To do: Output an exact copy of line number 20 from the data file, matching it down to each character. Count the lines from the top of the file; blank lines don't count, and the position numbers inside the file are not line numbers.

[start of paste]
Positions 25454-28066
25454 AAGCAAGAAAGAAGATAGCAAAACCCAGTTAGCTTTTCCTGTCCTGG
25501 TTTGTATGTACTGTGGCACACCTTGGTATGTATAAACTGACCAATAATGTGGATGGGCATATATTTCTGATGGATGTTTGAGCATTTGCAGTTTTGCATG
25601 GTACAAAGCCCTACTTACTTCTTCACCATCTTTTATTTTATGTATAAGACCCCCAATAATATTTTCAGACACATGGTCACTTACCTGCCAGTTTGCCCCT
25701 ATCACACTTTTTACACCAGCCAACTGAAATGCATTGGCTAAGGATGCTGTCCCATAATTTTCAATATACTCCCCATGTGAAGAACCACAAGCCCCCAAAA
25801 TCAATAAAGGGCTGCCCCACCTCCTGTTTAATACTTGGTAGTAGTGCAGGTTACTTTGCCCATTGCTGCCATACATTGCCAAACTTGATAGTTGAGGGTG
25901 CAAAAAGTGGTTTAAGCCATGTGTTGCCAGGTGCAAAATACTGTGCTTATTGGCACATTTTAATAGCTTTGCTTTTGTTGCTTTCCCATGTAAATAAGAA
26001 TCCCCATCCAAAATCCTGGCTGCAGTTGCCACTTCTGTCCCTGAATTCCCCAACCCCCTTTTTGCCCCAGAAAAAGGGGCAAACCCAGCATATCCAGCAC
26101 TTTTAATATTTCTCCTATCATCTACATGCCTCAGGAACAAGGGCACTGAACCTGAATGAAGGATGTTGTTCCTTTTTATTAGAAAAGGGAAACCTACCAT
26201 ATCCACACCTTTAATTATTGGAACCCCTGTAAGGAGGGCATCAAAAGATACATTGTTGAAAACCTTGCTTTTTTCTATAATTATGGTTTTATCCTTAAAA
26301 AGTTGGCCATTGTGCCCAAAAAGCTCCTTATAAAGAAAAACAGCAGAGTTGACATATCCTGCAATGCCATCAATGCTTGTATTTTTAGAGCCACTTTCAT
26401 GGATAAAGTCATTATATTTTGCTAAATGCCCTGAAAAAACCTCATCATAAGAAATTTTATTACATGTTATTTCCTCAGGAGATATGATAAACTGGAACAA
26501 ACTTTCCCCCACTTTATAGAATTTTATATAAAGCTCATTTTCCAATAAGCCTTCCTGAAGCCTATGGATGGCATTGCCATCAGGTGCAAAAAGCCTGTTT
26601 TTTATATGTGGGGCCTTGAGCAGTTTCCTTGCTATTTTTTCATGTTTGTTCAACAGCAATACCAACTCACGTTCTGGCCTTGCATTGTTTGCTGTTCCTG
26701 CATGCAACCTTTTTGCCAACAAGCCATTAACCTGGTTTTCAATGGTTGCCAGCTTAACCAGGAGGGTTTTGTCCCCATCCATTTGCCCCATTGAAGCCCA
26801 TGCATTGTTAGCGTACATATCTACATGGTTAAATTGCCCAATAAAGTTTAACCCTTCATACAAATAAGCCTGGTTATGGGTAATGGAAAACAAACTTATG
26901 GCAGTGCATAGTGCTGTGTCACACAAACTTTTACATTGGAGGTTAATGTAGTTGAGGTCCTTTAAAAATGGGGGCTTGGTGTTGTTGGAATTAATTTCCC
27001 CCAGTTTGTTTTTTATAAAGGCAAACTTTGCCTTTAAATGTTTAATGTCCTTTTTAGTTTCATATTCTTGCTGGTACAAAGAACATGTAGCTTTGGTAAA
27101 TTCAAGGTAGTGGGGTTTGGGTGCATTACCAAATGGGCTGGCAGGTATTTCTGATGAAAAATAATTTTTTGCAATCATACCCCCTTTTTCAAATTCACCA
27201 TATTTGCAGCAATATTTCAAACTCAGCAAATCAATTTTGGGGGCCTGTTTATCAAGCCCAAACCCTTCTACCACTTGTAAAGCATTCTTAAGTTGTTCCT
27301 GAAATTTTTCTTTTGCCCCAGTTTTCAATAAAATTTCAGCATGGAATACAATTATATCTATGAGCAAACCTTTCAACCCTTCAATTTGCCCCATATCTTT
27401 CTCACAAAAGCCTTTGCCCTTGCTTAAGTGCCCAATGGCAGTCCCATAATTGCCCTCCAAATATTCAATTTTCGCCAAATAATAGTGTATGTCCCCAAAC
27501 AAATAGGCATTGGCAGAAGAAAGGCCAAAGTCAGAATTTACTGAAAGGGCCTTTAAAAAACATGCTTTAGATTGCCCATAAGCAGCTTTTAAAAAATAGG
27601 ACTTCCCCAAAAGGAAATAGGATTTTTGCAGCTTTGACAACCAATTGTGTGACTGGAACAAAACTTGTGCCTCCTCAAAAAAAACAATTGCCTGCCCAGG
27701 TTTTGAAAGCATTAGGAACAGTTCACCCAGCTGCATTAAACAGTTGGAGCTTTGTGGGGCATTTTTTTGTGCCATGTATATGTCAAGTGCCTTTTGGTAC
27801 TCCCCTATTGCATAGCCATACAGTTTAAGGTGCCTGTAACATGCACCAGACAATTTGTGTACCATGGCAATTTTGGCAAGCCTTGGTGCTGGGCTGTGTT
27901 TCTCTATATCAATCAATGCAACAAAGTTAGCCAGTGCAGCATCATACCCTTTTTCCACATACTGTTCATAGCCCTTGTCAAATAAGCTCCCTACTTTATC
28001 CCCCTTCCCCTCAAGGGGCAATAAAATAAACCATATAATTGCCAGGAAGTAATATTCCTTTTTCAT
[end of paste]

27201 TATTTGCAGCAATATTTCAAACTCAGCAAATCAATTTTGGGGGCCTGTTTATCAAGCCCAAACCCTTCTACCACTTGTAAAGCATTCTTAAGTTGTTCCT